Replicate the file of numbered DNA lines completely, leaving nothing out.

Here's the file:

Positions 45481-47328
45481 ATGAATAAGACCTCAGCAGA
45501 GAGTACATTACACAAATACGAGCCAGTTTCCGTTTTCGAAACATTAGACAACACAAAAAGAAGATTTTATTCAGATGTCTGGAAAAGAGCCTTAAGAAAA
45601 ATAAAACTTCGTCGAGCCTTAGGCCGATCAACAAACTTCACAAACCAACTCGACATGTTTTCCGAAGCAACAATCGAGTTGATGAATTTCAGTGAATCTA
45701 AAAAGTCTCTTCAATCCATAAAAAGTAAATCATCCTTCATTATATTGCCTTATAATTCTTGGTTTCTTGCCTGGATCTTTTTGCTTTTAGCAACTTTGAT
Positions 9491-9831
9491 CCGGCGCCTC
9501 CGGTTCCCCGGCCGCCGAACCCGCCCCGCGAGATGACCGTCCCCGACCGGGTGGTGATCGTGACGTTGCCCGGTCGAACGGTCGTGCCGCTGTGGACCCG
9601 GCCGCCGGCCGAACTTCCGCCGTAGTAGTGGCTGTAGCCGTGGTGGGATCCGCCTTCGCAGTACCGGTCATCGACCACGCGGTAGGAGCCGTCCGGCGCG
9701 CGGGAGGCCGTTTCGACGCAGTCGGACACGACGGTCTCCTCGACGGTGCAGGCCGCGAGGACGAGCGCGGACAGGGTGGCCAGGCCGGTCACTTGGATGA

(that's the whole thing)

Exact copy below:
Positions 45481-47328
45481 ATGAATAAGACCTCAGCAGA
45501 GAGTACATTACACAAATACGAGCCAGTTTCCGTTTTCGAAACATTAGACAACACAAAAAGAAGATTTTATTCAGATGTCTGGAAAAGAGCCTTAAGAAAA
45601 ATAAAACTTCGTCGAGCCTTAGGCCGATCAACAAACTTCACAAACCAACTCGACATGTTTTCCGAAGCAACAATCGAGTTGATGAATTTCAGTGAATCTA
45701 AAAAGTCTCTTCAATCCATAAAAAGTAAATCATCCTTCATTATATTGCCTTATAATTCTTGGTTTCTTGCCTGGATCTTTTTGCTTTTAGCAACTTTGAT
Positions 9491-9831
9491 CCGGCGCCTC
9501 CGGTTCCCCGGCCGCCGAACCCGCCCCGCGAGATGACCGTCCCCGACCGGGTGGTGATCGTGACGTTGCCCGGTCGAACGGTCGTGCCGCTGTGGACCCG
9601 GCCGCCGGCCGAACTTCCGCCGTAGTAGTGGCTGTAGCCGTGGTGGGATCCGCCTTCGCAGTACCGGTCATCGACCACGCGGTAGGAGCCGTCCGGCGCG
9701 CGGGAGGCCGTTTCGACGCAGTCGGACACGACGGTCTCCTCGACGGTGCAGGCCGCGAGGACGAGCGCGGACAGGGTGGCCAGGCCGGTCACTTGGATGA